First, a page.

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New Innovator Award Advances Live Imaging Technology to See Embryonic Gene Regulation
mccannn [at] chop.edu (By Nancy McCann)title="Contact Nancy McCann"
The fate of different cell types that compose our bodies are initially determined during embryonic development. In order to correctly determine these fates and for us to grow and be capable of maintaining independent life, the correct genes must be turned on and off in the right cells at the right times. This early stage of development, well studied for decades by using techniques that provide fixed snapshots of gene regulation, is about to be viewed in live action with novel detail.
Mustafa Mir, PhD, assistant professor in the Center for Computational and Genomic Medicine at CHOP and the Department of Cell and Developmental Biology at the University of Pennsylvania, is developing and applying new live imaging technologies that will be able to directly visualize and quantify how the regulation of gene expression is orchestrated with molecular detail within live developing fruit fly embryos.
Dr. Mir is a 2021 recipient of the prestigious National Institutes of Health Director’s New Innovator Award, part of the NIH’s Common Fund’s High-Risk, High-Reward Research program, which supports exceptionally creative early career investigators who propose innovative, high-impact projects. His grant is technology development driven, not hypothesis driven, which is a key aspect of this High Risk, High Reward program, as technology development, on its own, carries many risks.
Building a Light Microscope
Once Dr. Mir’s team can understand the fundamental mechanisms that regulate gene expression, their long-term goal is to better learn how to perturb and manipulate it when things go wrong. Take cancers, for instance. Most happen because genes are switched on and off either in the wrong place or at the wrong levels. Many of today’s therapeutic approaches cannot precisely manipulate transcription factors, proteins that regulate which genes are turned on and off, when and where. It could be that scientists have misunderstood how these proteins are performing their function, Dr. Mir explained, because they’ve been looking at static snapshots.
“We’re building the technology that allows us to really animate these things,” Dr. Mir said, “to now study them at the spatial and temporal scales that are involved in these processes, as well as the kinetics and the dynamics of these processes. We hope we can uncover both the fundamental mechanisms and perhaps new strategies on how to now interfere with precision rather than with blunt tools.”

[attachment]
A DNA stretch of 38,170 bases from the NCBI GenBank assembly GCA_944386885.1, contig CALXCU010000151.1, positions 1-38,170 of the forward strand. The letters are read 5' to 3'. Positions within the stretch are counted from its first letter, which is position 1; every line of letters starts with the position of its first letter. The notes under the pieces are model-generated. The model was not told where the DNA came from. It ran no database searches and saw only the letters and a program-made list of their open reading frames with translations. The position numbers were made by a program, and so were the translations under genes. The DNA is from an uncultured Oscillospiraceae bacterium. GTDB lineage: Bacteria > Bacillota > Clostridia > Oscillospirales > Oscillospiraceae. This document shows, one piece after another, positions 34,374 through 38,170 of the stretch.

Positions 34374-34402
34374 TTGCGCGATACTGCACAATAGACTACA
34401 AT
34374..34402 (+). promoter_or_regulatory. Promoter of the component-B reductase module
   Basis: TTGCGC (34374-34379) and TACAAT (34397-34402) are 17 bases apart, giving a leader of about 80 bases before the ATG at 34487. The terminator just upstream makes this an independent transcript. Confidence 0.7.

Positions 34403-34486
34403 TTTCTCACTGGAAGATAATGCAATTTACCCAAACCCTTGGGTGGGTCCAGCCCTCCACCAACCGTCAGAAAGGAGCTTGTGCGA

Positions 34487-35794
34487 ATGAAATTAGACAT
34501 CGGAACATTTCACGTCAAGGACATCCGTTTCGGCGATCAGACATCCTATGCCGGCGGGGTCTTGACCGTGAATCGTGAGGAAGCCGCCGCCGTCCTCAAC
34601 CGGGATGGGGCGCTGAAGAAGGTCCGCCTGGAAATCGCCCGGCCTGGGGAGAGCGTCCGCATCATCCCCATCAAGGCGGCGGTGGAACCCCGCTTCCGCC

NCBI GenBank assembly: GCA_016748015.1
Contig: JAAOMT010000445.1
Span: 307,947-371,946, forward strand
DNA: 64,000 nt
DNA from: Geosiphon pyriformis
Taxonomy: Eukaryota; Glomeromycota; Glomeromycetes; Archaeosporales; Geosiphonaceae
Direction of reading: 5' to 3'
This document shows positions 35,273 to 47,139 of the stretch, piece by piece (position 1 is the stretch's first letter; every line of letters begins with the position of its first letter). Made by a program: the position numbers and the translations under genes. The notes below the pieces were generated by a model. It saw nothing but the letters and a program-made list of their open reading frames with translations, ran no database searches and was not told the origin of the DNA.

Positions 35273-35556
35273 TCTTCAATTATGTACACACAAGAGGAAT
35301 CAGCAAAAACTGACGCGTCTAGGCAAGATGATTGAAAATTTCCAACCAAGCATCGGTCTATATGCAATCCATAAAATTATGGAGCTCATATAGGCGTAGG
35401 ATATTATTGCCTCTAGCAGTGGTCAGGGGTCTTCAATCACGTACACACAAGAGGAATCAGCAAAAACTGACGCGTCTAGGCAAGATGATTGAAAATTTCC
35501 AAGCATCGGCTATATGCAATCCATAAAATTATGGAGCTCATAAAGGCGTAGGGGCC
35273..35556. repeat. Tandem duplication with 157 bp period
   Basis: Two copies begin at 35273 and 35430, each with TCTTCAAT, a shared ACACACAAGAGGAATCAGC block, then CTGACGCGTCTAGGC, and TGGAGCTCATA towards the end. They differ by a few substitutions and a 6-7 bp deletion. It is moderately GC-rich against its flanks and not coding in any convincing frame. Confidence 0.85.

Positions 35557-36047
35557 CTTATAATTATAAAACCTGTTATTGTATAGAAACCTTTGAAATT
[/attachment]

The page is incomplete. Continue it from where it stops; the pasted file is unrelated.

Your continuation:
Fruit Flies to the Rescue
Most of what scientists know about developmental biology has been learned initially in fruit flies, as it’s been the standard model organism in this field of study for decades. It’s still unparalleled in what can be accomplished with it, Dr. Mir said, because scientists can get really deep, mechanistically, in a way that they can’t do with other systems that aren’t as well understood or as conducive to manipulation.
The Mir Lab will be investigating pre-gastrulation embryonic development in fruit flies — a period of growth in any animal when it’s not yet structurally patterned but the future body plan is being laid out at the molecular level — so the researchers can understand how the transcription of genes is regulated. At this stage, embryos look very similar, like a ball or cylinder. But once gastrulation is reached, all the different cells know what they’re supposed to be, and that’s when the embryo begins to look more like an animal.
“There’s a lot of beautiful biology that happens during and after gastrulation,” Dr. Mir said, “but this initial period is where a lot of important decisions are made and also looks very similar across animal species.”
The new information gained from the proposed experiments will help reveal the fundamental principles of how genes are switched on and off and may ultimately lead to novel therapies to prevent or repair defects that arise from aberrant gene expression during development, in aging, and various diseases, such as cancer.
“As the fight against the pandemic has taught us, fundamental knowledge and basic science can lead to big things in unexpected ways,” Dr. Mir said. “That’s what makes me tick — trying to unveil fundamental principles that govern all of life — not just human beings. Transcription is fundamental to all life. It happens in every living thing: plants, bacteria, animals. If we can understand it better, then the potential technologies that may emerge is limitless. Our hope is that we can contribute to knowledge in a manner that can benefit humanity in both the short and long term.”